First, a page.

(Ed. Note: Over the next two weeks, we will be taking a look back at the last 15 postseasons; including reaction from bloggers/writers of the Cup champions and various videos to remember what happened that spring. We hope you enjoy this feature!)
The Champion: Colorado Avalanche
Road to the Cup:
Round 1 – 4-0 over 8) Vancouver
Round 2 – 4-3 over 7) Los Angeles
Round 3 – 4-1 over 4) St. Louis
Round 4 – 4-3 over 1) New Jersey
In their own words: Ryan Boulding, The Avalanche Guild
“In 2000-01 the Colorado Avalanche won the the Stanley Cup for the second time since the team moved from Quebec to Denver. It was easily one of the best seasons that the Avalanche ever had. They won the Northwest Division, the President's Trophy and finished with 118 points on the season before barreling through the first round of the playoffs against their division rivals, the Vancouver Canucks.
The second round was a hard fought battle against the Los Angeles Kings that saw the Avalanche nearly blow a 3-1 lead before winning game seven. The Avs also lost one of their key components in Peter Forsberg, who had to have his spleen removed in emergency surgery after an injury. He finished the post season with 14 points in 11 games.
Colorado would go on to defeat the St. Louis Blues in five games before taking the defending champion New Jersey Devils to game seven, winning it all at the Pepsi Center.
It was a postseason that saw everyone contributing on a team full of hard working, talented players. From Patrick Roy posting a 1.70 goals against average through 23 games to captain Joe Sakic stealing up 26 points in only 21 games, each player earned the cup.
It was also the heyday of the hard hitting defense in Colorado, with players forced to watch for the devastating Rob Blake hip-check and the patented Adam Foote grit near the crease and the corners.
Everyone will always remember Sakic allowing the great Ray Bourque to hoist the cup for the first and only time in Bouque's storied career. Many locals will also remember Shjon Podein spending roughly 24 hours straight in his game gear, wandering the street in skates and all and shaking the hands of the town that loved him.”
Conn Smythe winner: Patrick Roy
Believe it or not, Roy had the best and perhaps most dominant postseason of his career in 2001. The Conn Smythe winner had a 1.70 GAA, .934 save percentage and four shutouts – all playoff highs for Roy. In two Game 7’s, Roy gave up a total of two goals, including a great performance against the Devils in Colorado’s Cup-clinching victory.
Roy became the first ever player to win three Conn Smythe Trophies (and still is).
The Runner-Up: New Jersey Devils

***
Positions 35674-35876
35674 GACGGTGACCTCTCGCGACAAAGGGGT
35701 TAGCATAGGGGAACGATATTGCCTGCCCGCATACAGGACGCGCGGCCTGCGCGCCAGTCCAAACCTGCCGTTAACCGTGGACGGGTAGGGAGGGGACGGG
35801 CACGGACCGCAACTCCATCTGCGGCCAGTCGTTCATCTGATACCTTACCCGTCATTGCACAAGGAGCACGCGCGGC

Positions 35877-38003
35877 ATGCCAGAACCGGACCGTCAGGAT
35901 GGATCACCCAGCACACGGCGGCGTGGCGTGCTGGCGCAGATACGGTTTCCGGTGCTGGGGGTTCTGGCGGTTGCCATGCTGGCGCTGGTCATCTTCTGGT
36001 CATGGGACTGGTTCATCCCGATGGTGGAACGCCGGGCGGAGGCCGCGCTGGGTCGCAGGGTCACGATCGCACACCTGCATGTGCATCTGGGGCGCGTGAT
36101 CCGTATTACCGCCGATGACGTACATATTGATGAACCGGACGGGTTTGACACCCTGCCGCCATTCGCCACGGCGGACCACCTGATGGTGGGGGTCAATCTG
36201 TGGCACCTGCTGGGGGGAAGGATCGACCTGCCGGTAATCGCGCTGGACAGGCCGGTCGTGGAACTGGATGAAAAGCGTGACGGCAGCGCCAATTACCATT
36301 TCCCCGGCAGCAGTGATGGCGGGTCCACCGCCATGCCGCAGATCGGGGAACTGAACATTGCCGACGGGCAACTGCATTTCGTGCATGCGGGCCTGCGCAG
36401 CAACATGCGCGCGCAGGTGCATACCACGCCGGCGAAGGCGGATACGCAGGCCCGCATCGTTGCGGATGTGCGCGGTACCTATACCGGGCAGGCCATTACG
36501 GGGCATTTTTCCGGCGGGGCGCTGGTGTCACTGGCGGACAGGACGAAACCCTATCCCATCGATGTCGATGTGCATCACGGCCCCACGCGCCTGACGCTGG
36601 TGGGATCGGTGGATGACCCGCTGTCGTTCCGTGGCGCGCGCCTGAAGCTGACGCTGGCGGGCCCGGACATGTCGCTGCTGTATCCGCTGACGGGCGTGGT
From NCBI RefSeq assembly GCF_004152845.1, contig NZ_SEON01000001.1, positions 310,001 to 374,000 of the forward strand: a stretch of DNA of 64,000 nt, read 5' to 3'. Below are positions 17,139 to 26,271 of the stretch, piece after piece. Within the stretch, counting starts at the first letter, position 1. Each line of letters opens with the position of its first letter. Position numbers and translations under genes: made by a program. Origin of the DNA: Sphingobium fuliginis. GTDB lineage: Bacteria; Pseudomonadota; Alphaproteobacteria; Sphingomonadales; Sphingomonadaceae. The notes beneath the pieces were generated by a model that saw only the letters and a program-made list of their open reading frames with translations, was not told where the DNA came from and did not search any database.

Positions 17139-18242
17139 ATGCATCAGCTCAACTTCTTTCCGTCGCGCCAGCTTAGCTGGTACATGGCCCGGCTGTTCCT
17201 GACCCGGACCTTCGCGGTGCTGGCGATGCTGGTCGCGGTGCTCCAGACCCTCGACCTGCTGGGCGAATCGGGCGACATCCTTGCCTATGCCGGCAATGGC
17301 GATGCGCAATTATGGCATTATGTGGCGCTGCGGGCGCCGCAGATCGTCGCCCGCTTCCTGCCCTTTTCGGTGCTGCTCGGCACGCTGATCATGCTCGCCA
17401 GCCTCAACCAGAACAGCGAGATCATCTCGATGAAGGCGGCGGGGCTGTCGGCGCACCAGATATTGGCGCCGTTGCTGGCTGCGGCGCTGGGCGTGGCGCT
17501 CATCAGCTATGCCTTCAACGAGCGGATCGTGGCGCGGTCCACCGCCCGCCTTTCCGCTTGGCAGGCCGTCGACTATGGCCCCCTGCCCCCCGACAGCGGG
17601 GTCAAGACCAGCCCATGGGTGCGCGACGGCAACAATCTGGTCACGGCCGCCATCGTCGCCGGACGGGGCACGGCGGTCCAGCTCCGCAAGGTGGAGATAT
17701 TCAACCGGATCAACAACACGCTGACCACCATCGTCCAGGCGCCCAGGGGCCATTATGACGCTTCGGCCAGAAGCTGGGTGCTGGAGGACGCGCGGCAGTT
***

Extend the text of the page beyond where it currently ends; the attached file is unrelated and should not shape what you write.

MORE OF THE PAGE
The 2001 Devils came within one win of repeating as champions, but the Avalanche stood in their way. Still, it was a memorable run to the finals for the top-seeded Devils. They made it look easy in six first round games against Carolina, but had trouble with 7th-seeded Toronto; in fact, they had to claw back from a 3-2 series deficit to prevail. New Jersey then deposited a pesky Penguins club in five games to advance to the Cup final.
The Upset: ECQF – 7) Toronto over 2) Ottawa
The 2nd-seeded Senators, one of the league’s best teams in 2000-01, were expected to roll over rival Toronto. But it was the other way around as the 7th seed pulled off a shocking sweep. Maple Leafs goalie Curtis Joseph recorded a shutout in Games 1 and 2, while overtime winners from Mats Sundin and Cory Cross helped complete the sweep.
Other notable upsets: WCQF: 7) Los Angeles over 2) Detroit
Best series: SCF – 1) Colorado over 1) New Jersey
This was actually the last time each conference’s top seed met in the finals. It was one of the best Cup finals series in recent memory as it went the distance and featured Ray Bourque lifting Lord Stanley in the end.
Colorado and New Jersey had a lot of momentum swings throughout the series. On the road, the Devils took a 3-2 series lead after a Game 5 win. At that point, Joe Sakic and company were behind the eight ball; but they answered the bell and responded with dominant wins in Games 6 (4-0) and 7 (3-1). Alex Tanguay scored twice in Game 7 to propel Colorado to the title.
It was a great series because it featured the top two teams battling for all the marbles, along with the memorable subplot of Bourque winning his first Cup.
ECSF: New Jersey 5, Toronto 1
ECSF: Pittsburgh 3, Buffalo 2 (OT)
WCSF: Colorado 5, Los Angeles 1
SCF: Colorado 3, New Jersey 1
Our podcast 'RLD Hockey Talk' is LIVE every Wednesday afternoon at 1:00 ET/Noon CT. Some of our notable guests in past episodes have been Dustin Brown, Doc Emrick, John Buccigross, Dave Strader, E.J. Hradek, Elliotte Friedman and Jay Grossman.